“Remember me, O Lord,
with the favour that thou bearest unto thy people:
O visit me with thy salvation.”
How is a man brought and taught to want to be “visited with” God’s salvation? He must know something first of condemnation. Salvation only suits the condemned. “The Son of man came to seek and to save that which was lost;” and therefore salvation only suits the lost. A man must be lost— utterly lost—before he can prize God’s salvation. And how is he lost? By losing all his religion, losing all his righteousness, losing all his strength, losing all his confidence, losing all his hopes, losing all that is of the flesh; losing it by its being taken from him, and stripped away by the hand of God. A man who is brought into this state of utter beggary and complete bankruptcy—to be nothing, to have nothing, to know nothing—he is the man, who in the midnight watches, in his lonely hours, by his fireside, and at times, well-nigh night and day, is crying, groaning, begging, suing, seeking, and praying after the manifestation of God’s salvation to his soul. “O visit me with thy salvation.”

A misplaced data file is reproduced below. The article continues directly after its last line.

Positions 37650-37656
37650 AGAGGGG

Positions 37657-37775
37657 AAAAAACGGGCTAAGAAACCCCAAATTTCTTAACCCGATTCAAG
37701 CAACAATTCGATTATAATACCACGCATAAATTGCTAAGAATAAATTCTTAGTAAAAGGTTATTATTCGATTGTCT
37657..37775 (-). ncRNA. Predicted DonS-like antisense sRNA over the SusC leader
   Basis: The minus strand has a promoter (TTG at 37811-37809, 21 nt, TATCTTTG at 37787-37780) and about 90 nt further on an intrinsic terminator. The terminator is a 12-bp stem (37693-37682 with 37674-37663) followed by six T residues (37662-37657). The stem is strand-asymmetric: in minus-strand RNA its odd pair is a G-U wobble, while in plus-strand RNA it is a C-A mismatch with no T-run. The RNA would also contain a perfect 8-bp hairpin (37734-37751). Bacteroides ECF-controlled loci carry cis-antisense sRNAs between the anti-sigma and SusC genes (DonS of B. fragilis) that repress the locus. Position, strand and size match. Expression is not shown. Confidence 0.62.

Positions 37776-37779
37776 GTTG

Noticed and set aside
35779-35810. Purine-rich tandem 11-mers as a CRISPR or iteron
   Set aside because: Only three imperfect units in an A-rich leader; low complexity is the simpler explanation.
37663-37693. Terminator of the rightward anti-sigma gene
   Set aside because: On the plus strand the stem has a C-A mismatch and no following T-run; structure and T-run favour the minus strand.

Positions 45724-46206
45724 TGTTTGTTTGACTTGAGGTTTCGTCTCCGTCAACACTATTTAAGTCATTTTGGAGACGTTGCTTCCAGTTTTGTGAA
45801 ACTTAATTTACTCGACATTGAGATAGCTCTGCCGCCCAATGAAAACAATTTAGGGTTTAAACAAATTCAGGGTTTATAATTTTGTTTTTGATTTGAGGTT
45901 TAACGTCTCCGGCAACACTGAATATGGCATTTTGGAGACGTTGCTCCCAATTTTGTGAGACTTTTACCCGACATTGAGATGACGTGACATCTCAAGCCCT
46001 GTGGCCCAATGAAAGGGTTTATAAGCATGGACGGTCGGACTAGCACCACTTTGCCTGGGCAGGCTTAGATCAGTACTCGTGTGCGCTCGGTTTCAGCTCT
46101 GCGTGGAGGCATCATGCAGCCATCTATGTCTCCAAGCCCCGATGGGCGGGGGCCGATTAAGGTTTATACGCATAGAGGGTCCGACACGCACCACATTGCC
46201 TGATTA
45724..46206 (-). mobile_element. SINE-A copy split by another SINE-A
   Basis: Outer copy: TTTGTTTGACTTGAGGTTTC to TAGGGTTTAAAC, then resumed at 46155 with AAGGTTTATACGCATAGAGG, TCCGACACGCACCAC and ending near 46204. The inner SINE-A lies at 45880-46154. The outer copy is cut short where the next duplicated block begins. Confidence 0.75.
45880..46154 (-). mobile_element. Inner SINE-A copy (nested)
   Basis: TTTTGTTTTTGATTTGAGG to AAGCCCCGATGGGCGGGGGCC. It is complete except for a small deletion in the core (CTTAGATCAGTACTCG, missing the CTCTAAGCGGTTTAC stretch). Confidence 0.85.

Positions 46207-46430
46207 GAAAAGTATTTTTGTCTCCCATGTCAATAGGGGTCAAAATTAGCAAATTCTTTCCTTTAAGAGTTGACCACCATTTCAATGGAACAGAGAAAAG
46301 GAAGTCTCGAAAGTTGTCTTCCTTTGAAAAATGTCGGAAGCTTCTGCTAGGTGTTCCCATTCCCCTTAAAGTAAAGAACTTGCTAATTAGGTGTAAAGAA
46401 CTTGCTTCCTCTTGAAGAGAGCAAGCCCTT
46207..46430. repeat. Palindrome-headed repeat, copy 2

He wants a visit from God; he wants God to come and dwell with him, take up his abode in his heart, discover himself to him, manifest and reveal himself, sit down with him, eat with him, walk with him, and dwell in him as his God. And a living soul can be satisfied with nothing short of this. He must have a visit. It profits him little to read in the word of God what God did to his saints of old; he wants something for himself, something that shall do his soul good; he wants something that shall cheer, refresh, comfort, bless, and profit him, remove his burdens, and settle his soul into peace. And therefore he wants a visitation—that the presence and power, the mercy and the love of God should visit his soul.
J. C. Philpot 1802-1869